Representatives from 41 countries in Asia and the Pacific concluded Wednesday the Fourth Bali Process conference with an endorsement of a non-binding regional framework for tackling people smuggling, claiming it was the most significant achievement ever made since the first conference in 2002.
Foreign Minister Marty Natalegawa said the regional framework had been a long process since Indonesia and Australian initiated the Bali Process nine years ago.
“The framework we have reached is comprehensive and inclusive because these issues are multidimensional and multifaceted.
“We are now confident that we have strengthened the cooperation as well as the possibilities of further collaboration that all participants can carry out in future years,” he said.
The framework provides several options for practical action, including the development of bilateral arrangements to undermine people smuggling. It also suggested participating countries strengthen intelligence sharing and target people smuggling enterprises.
Other parts of the framework also suggested countries return immigrants found not to be in need of protection to their countries of origin, preferably on a voluntary basis. Participating states were also advised to address the root causes of irregular movement and promote population stabilization wherever possible.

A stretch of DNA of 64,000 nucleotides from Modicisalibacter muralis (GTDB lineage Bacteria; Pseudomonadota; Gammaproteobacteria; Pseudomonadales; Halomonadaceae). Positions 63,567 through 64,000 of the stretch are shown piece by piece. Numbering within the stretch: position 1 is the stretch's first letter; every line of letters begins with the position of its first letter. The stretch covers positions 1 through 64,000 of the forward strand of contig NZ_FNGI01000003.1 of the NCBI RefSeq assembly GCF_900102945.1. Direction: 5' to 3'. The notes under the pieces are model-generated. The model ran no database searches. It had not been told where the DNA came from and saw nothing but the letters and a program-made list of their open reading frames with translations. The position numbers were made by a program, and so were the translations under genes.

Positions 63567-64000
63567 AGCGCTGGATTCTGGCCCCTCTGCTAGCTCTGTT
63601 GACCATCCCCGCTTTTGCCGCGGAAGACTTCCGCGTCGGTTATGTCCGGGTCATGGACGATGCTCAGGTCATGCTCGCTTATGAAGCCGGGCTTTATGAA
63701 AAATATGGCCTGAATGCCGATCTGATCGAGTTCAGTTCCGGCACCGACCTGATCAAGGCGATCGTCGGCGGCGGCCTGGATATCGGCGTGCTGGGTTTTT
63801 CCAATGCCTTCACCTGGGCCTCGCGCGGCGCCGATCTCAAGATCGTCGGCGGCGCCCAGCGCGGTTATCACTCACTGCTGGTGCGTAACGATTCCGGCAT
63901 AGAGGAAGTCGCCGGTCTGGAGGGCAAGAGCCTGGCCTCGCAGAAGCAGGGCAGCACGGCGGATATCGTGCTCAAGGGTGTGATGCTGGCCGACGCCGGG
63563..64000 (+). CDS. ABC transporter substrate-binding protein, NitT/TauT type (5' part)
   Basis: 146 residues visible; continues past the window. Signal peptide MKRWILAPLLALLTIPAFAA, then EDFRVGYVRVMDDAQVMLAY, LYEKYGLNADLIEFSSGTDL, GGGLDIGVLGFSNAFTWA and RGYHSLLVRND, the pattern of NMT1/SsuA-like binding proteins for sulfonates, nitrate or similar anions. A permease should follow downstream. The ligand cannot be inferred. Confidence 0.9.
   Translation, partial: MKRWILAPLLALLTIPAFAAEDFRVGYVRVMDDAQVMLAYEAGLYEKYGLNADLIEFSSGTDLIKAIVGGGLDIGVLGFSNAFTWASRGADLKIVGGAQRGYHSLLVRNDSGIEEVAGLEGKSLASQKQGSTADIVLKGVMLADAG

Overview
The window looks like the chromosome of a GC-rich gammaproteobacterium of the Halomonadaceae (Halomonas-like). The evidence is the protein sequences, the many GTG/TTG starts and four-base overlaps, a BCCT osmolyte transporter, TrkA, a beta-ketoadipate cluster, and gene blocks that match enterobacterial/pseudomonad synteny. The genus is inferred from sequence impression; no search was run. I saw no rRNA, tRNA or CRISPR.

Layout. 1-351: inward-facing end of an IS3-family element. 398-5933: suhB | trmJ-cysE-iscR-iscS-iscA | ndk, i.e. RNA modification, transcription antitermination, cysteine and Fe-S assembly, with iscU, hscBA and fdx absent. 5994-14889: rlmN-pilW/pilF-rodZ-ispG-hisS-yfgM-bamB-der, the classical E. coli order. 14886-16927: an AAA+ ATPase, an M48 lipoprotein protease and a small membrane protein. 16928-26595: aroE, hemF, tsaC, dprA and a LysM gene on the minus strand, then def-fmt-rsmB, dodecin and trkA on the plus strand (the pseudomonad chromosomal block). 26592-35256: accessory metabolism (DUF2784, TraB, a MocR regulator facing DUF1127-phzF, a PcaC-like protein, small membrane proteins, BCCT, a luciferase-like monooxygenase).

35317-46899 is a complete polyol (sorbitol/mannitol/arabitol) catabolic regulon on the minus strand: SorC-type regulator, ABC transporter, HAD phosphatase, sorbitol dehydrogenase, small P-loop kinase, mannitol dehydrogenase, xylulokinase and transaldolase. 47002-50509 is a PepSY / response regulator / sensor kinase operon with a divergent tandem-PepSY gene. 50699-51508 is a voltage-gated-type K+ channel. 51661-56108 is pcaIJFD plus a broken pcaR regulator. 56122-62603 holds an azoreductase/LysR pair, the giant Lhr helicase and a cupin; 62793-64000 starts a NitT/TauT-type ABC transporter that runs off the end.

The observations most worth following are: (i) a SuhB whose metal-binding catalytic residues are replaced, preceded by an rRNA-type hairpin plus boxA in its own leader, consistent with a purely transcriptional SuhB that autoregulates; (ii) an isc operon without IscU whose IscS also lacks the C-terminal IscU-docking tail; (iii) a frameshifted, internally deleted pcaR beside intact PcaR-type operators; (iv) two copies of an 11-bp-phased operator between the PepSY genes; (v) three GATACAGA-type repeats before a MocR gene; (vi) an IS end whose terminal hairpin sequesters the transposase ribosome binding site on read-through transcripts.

Officials from the United Nations High Commission for Refugees (UNHCR), the International Organization for Migration (IMO) and the United Nations Office on Drugs and Crime (UNODC) also supported the framework.
Marty highlighted the importance of the role of law enforcers to support the countries of the region in dealing with the issue.
“Our approach is multi-pronged. It involves not only socio-economic agencies, but also law enforcement agencies. We need to continue strengthening the capacity of our law enforcement agencies,” he said.
Marty’s Australian counterpart, Kevin Rudd, reiterated that people smuggling, trafficking in persons and other related transnational crimes had put enormous pressure on many countries, particularly in the Asia-Pacific region.
“41 million people in the world are displaced, 15.9 million are refugees. These issues are on the move, more than in any other time in history. There will be new transit countries; there will be new destination countries. The Bali Process is among 15 regional processes on the way, worldwide,” Rudd said, stressing how important the issues had become for many countries around the globe.
“This particular conference has been a milestone in the development of a coordinated approach by nations in and around Asia and the Pacific to address the challenges in this issue,” he added.